The Royal Norwegian Order of Merit (Norwegian: Den Kongelige Norske Fortjenstorden (Bokmål) or Den Kongelege Norske Fortenesteordenen (Nynorsk)) was founded by King Olav V on 14th June 1985 and instituted on 19th June the following year. It is awarded to foreigners, Norwegian citizens living abroad, Ministry of Foreign Affairs diplomats, foreign civil servants in Norway, and Norway's honorary consuls for "outstanding service in the interests of Norway".
King Olav was displeased at the large number of St Olav awards which were not being returned to the Order's Chancery after the death of a knight. Norwegians are strict at complying with the rules regarding awards and were concerned that the precious insignia were being offered at auctions. The Order is characterized therefore by a simple design with King Olav V's Monogram and, unlike the Order of St. Olav, the insignia remain the property of the recipient. Holders of both Orders, such as The King and the Crown Prince, either wear the Riband of St. Olav across the body and Merit on a Riband around the neck or the Sash of Merit with the Collar of St. Olav.
Order of the Norwegian Lion
Following criticism that knights of the Norwegian Order of St. Olav ranked below the knights of the Swedish Order of the Seraphim in the shared Swedish-Norwegian royal court, King Oscar II of Sweden and Norway established the “supreme” Order of the Norwegian Lion on his 75th Birthday, 21st January 1904. The Order of the Seraphim ceased to be a common supreme order for the countries in the Union.
However the expansion of the Norwegian honours system received mixed reactions amongst Norwegian politicians. The reason for the founding of the Order - "In memory of the glorious events associated with Norway’s venerable Coat of Arms" – may not have helped. A proposal put forth in the Storting called for the National Assembly to state its disapproval of the expansion of the Norwegian honours system, but the proposal was rejected by a vote of 62 to 54.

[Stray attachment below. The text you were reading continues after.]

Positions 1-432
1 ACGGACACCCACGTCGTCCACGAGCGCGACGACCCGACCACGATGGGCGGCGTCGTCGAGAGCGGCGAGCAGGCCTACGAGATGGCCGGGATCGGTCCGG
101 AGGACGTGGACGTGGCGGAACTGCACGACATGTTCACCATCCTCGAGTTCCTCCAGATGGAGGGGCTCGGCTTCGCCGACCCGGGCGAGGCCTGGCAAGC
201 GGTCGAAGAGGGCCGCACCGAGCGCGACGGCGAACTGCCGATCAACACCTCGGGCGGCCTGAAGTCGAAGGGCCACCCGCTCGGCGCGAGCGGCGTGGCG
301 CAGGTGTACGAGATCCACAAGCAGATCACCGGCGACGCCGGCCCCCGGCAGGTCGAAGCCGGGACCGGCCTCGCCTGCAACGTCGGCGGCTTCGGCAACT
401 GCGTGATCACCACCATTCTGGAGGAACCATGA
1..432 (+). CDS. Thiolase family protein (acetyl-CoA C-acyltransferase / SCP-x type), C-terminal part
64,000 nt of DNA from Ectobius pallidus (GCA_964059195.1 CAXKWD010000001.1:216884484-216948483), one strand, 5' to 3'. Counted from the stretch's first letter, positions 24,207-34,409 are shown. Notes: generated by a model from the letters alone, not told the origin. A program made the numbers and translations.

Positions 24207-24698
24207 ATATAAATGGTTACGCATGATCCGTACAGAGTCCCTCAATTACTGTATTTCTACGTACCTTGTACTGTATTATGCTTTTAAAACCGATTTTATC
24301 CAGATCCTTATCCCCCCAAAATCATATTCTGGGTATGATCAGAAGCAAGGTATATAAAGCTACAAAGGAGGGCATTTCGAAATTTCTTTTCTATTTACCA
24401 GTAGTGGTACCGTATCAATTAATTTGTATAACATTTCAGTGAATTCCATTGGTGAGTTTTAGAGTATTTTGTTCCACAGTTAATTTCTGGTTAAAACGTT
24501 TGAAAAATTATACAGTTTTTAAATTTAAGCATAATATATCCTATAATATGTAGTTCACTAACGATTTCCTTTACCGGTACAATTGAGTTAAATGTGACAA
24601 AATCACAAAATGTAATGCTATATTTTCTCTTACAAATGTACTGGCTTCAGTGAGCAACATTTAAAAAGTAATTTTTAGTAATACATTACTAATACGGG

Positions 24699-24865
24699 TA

The Union between Sweden and Norway was dissolved in 1905 before any Norwegian knights had been appointed. In a revision of the Order of Preference at the Royal Norwegian Court on 29th January 1906, the Knights of the Norwegian Lion were ranked in the same class as holders of the Grand Cross of the Order of St. Olav. King Haakon VII chose not to continue the Order of the Norwegian Lion and he never wore it, even though he formally remained the Grand Master.
King Haakon repealed the Order in a Court resolution on 11th March 1952. However, the Decree was never published and so only the absence of the statutes in subsequent editions of the Norwegian Government Yearbook was the only indication that the Order had ceased to exist. The last surviving knight was King Gustaf VI Adolf of Sweden who died in 1973. He had been awarded the Order of the Norwegian Lion in 1904 (as with everyone else) but had already held the Grand Cross of St. Olav with Collar since 1882!
The photograph shown here of King Oscar II wearing the Chain of the Order of the Norwegian Lion is consequently very rare.